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D&D General Favorite Fantasy Africa stuff

Voadam

Legend
So RPGs now have a number of fantasy versions of Africa or Afro-Fantasy to draw on. Which ones do you like and why?

There is d20's Nyambe, a D&D fantasy Africa with multiple human cultures and dwarves and such (including monkey tailed elves I did not care for), I like the secret history detailing orcs and super serpent people stuff. I used the name Nyambe for the African southern continent in my homebrew fantasy mashup setting and it feels appropriately evocative.

Kingdoms of Kalamar has a big Svimohzia continent sourcebook for 3.5 D&D.

The Forgotten Realms has the Jungles of Chult from 2e D&D.

Paizo's Golarion (with versions for Pathfinder 2e, Pathfinder 1e, and D&D 3.5) has the second most focused on continent of Garund with a large number of interesting developed nations. They also have smaller sourcebooks focusing on some of the individual nations. I mostly use this for the content of my homebrew mashup setting.

Midgard has its big Southlands sourcebook for Pathfinder with some 5e separate support. A lot of Egypt flavored stuff, I have not dived into the other parts.

OSR provides Spears of the Dawn with a decent background of various Africanesque nations/cultures versus evil Egyptian Necromancer nation as the core conceit.

Mythic d6 Bastion is high powered Afro Fantasy for the d6 system. I picked this up but have not read it yet so I do not have a bunch to say on it.

Atlantis Geographica is for Atlantis Second Age detailing all the world's continents including their fantasy Africa. I really enjoyed the early 80s version of this.

QAGS has Sindbad in East Africa.

Ironclaw has Book of Horn and Ivory for animal people fantasy Africa.

Call of Cthulhu gives us Secrets of Kenya and imprints on things like Mysteries of Sudan and Secrets of the Congo.

Vampire the Masquerade has Kindred of the Ebony Kingdom which my understanding is it does the normal clans with a different culture/tradition.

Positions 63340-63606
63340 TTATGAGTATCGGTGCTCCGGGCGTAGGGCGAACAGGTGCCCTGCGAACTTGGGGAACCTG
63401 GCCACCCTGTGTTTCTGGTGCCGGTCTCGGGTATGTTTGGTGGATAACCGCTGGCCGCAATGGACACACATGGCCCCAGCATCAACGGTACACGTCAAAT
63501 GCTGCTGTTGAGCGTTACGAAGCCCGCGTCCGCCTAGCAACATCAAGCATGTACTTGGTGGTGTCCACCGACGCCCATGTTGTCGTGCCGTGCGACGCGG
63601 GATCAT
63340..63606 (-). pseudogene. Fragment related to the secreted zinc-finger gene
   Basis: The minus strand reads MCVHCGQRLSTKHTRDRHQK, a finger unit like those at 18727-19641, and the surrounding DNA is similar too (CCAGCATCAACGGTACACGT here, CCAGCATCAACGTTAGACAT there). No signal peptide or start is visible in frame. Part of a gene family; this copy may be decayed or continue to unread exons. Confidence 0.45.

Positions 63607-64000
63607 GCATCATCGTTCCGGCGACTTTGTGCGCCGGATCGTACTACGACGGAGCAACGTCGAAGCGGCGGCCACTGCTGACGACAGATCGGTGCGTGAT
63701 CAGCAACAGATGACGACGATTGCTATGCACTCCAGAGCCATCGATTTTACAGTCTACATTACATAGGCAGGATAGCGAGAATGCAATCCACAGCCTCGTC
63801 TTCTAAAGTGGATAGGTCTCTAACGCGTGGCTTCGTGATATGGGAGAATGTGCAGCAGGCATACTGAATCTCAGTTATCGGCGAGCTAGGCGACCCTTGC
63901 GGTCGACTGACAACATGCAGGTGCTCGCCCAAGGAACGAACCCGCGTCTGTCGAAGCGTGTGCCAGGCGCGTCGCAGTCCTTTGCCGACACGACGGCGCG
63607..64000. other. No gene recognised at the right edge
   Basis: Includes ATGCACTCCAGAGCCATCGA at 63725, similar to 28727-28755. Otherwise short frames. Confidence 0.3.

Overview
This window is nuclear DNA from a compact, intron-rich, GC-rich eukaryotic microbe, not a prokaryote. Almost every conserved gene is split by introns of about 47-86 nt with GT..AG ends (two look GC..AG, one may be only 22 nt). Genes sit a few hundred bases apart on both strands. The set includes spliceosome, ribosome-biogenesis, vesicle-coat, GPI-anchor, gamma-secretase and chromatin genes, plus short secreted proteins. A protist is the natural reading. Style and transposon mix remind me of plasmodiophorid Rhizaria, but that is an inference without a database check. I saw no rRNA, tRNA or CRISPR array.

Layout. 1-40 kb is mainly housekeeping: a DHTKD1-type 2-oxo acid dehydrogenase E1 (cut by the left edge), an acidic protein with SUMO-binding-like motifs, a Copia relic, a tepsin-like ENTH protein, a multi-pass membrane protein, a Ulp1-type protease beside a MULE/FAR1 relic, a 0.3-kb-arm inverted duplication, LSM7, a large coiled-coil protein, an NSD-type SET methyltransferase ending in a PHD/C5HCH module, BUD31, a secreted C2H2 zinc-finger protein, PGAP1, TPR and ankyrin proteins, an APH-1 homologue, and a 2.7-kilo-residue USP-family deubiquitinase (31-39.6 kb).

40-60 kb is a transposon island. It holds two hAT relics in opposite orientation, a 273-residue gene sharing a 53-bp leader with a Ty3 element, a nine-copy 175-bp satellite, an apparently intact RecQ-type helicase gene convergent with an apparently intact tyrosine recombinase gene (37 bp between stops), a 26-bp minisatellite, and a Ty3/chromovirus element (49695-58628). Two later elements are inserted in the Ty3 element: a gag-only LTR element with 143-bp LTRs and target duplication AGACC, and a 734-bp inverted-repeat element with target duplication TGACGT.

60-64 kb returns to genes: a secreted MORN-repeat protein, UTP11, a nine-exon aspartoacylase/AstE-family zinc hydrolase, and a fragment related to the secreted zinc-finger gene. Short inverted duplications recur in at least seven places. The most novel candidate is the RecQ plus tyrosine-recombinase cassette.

There are a ton of Egypt specific things as well.

Any others that come to mind that you have enjoyed and want to share some details on?

Edit to add in stuff that has been brought up below.

5e has Wagadu, a 5e sourcebook and an online game being kickstarted.

7th Sea second edition has Lands of Gold and Fire a continent with five major not-African empires in sort of fantasy swashbuckling age of sail time.

Conan d20 had a Black Kingdoms specific sourcebook.

Conan the Adventurer is the current 2d20 RPG sourcebook on Conan's Africa.

Ankur: Land of the First People looks like a prehistory mythic Africa when epic sci-fi aliens are the "gods" who walk the earth.

Malatra was part of the RPGA system, their Living Jungle campaign for AD&D 2e. The link includes the Player's Info PDF, it is a jungle area in southern Kara Tur, so some similarities to Africa but more a not-south Asian jungle, and not a full continent. The people are a mix of dark brown skinned ancient spelljammers and the native human ethnicities of the region.

The Minotaur #10 for OSR Basic based Mazes & Minotaurs, details their Greek Fantasy Africa Charybdis.
 
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DEFCON 1

Legend
Supporter
7th Sea Second Edition has a complete game and book on the nation of Ifri, Theah's mirror to the continent of Africa.
 

jayoungr

Legend
Supporter


aco175

Legend
I liked the feel of Kalamar, but have not seen or played most of the rest. Each region book of Kalamar seemed to give me enough flavor to get what I needed. Not sure how 'realistic' the flavor was, but I thought it was fine.

PS, hope this does not turn into a thread like a few months ago.
 

Zardnaar

Legend
Kind of like the Midgard take in things.


Been watching some documentaries on Amazon and YouTube on things like Kilwa, Butua, and Great Zimbabwe as I'm not a massive fan of not Zulu tropes.

Mali and Songhai also interesting.

Last campaign was Nuria Natal in Midgard.
 






Voadam

Legend
Would you say that Stygia fits the mold for a black kingdom?